When Solomon died at age 80, his son, Rehoboam, became King. The northern 10 tribes did not accept Rehoboam’s new government and tore away from the Kingdom choosing their own King named Jeroboam. These divided Kingdoms of Israel and Judah continued in conflict, one ruling from Samaria and the other from Jerusalem, until they were each defeated by foreign kings and the people taken captive and removed from their lands.

About 250 years after Solomon died, around 678BC, some years after the children of Israel had been taken captive to Assyria, the King of Assyria decided to repopulate Samaria so that the wild beasts did not take over.

2 Kings 17

22 For the children of Israel walked in all the sins of Jeroboam which he did; they did not depart from them,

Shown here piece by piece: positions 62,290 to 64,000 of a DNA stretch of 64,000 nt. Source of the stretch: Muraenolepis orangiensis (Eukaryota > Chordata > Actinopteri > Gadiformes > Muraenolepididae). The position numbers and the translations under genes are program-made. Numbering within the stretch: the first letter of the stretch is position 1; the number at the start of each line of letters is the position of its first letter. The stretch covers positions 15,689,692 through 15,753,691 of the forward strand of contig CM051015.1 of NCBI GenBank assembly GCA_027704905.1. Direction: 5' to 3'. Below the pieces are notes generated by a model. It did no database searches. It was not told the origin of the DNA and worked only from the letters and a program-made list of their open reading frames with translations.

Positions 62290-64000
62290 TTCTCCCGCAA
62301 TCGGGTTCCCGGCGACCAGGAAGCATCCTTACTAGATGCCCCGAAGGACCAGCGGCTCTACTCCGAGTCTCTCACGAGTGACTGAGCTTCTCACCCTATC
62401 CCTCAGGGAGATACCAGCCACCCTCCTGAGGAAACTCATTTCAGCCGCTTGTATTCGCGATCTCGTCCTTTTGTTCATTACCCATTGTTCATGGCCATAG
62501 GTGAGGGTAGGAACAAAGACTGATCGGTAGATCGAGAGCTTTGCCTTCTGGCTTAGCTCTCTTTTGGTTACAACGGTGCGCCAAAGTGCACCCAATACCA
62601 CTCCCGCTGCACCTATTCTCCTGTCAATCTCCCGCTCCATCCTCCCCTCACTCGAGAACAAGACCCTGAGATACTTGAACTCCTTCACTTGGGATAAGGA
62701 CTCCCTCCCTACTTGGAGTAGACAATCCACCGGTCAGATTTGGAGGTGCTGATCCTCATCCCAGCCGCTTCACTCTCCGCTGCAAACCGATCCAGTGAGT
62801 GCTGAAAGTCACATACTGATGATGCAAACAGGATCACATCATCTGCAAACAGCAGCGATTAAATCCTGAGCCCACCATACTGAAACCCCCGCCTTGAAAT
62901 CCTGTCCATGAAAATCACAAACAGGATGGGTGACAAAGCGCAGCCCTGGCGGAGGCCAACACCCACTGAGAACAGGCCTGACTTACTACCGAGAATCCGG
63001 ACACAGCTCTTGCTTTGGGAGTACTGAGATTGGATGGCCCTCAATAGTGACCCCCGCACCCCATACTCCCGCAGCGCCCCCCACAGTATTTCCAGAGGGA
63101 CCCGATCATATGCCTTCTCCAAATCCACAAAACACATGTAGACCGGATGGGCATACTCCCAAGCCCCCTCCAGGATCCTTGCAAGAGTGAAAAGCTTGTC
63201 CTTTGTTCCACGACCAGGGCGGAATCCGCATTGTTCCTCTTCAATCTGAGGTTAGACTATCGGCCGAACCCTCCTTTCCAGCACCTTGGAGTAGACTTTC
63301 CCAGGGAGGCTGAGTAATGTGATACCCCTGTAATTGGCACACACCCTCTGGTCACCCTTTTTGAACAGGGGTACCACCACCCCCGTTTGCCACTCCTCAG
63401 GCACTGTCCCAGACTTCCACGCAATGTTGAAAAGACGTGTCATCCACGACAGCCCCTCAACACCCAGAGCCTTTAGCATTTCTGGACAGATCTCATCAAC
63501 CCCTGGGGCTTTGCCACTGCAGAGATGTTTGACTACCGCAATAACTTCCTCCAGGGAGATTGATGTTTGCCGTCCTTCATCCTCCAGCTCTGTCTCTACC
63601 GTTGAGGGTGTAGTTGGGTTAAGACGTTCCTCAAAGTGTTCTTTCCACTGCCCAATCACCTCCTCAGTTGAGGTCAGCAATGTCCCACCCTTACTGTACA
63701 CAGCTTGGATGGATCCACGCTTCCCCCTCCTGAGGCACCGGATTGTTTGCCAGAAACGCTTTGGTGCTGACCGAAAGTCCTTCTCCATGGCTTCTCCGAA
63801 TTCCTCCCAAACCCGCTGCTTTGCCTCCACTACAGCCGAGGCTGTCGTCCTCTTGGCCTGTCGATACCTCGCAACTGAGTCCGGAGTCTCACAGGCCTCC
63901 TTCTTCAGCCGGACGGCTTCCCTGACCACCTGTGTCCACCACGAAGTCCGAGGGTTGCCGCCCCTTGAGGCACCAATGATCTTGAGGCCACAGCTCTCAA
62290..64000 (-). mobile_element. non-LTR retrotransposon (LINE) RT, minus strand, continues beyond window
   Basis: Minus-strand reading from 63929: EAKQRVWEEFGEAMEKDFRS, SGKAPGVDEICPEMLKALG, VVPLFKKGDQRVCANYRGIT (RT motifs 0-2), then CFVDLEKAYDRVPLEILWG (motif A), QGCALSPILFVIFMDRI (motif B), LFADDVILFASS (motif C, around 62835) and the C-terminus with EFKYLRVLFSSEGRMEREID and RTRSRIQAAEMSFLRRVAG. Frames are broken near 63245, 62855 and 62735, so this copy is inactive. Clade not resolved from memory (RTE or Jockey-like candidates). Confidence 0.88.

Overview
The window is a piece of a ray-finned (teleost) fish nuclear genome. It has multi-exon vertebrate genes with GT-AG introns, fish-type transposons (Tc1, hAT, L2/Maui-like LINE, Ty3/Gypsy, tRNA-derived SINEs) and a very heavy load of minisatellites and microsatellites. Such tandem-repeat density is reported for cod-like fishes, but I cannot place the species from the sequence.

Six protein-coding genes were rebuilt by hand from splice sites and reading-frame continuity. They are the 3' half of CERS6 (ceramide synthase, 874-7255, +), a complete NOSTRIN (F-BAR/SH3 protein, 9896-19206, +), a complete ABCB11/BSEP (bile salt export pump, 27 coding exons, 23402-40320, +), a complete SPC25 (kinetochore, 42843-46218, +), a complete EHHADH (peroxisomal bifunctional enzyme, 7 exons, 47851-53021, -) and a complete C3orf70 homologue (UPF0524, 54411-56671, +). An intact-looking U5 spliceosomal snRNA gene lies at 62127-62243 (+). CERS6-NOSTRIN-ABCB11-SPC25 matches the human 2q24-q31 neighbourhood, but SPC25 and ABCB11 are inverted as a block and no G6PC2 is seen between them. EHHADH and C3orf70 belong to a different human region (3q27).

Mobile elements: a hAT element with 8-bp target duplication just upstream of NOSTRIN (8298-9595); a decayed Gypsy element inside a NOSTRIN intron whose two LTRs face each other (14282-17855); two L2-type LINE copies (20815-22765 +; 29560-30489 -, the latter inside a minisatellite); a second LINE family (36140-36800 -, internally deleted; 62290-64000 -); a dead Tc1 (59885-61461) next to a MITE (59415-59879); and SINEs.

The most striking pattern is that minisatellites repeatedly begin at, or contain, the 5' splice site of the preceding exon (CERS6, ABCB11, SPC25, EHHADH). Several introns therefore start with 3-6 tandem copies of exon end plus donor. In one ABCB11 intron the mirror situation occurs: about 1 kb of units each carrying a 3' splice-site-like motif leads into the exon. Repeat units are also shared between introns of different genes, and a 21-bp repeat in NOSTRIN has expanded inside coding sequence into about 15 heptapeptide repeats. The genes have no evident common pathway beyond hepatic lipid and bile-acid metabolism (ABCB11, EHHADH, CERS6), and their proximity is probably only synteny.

23 until the LORD removed Israel out of His sight, as He had said by all His servants the prophets. So Israel was carried away from their own land to Assyria, as it is to this day.

24 ¶ Then the king of Assyria brought people from Babylon, Cuthah, Ava, Hamath, and from Sepharvaim, and placed them in the cities of Samaria instead of the children of Israel; and they took possession of Samaria and dwelt in its cities.

25 And it was so, at the beginning of their dwelling there, that they did not fear the LORD; therefore the LORD sent lions among them, which killed some of them.

26 So they spoke to the king of Assyria, saying, "The nations whom you have removed and placed in the cities of Samaria do not know the rituals of the God of the land; therefore He has sent lions among them, and indeed, they are killing them because they do not know the rituals of the God of the land."

27 Then the king of Assyria commanded, saying, "Send there one of the priests whom you brought from there; let him go and dwell there, and let him teach them the rituals of the God of the land."

28 Then one of the priests whom they had carried away from Samaria came and dwelt in Bethel, and taught them how they should fear the LORD.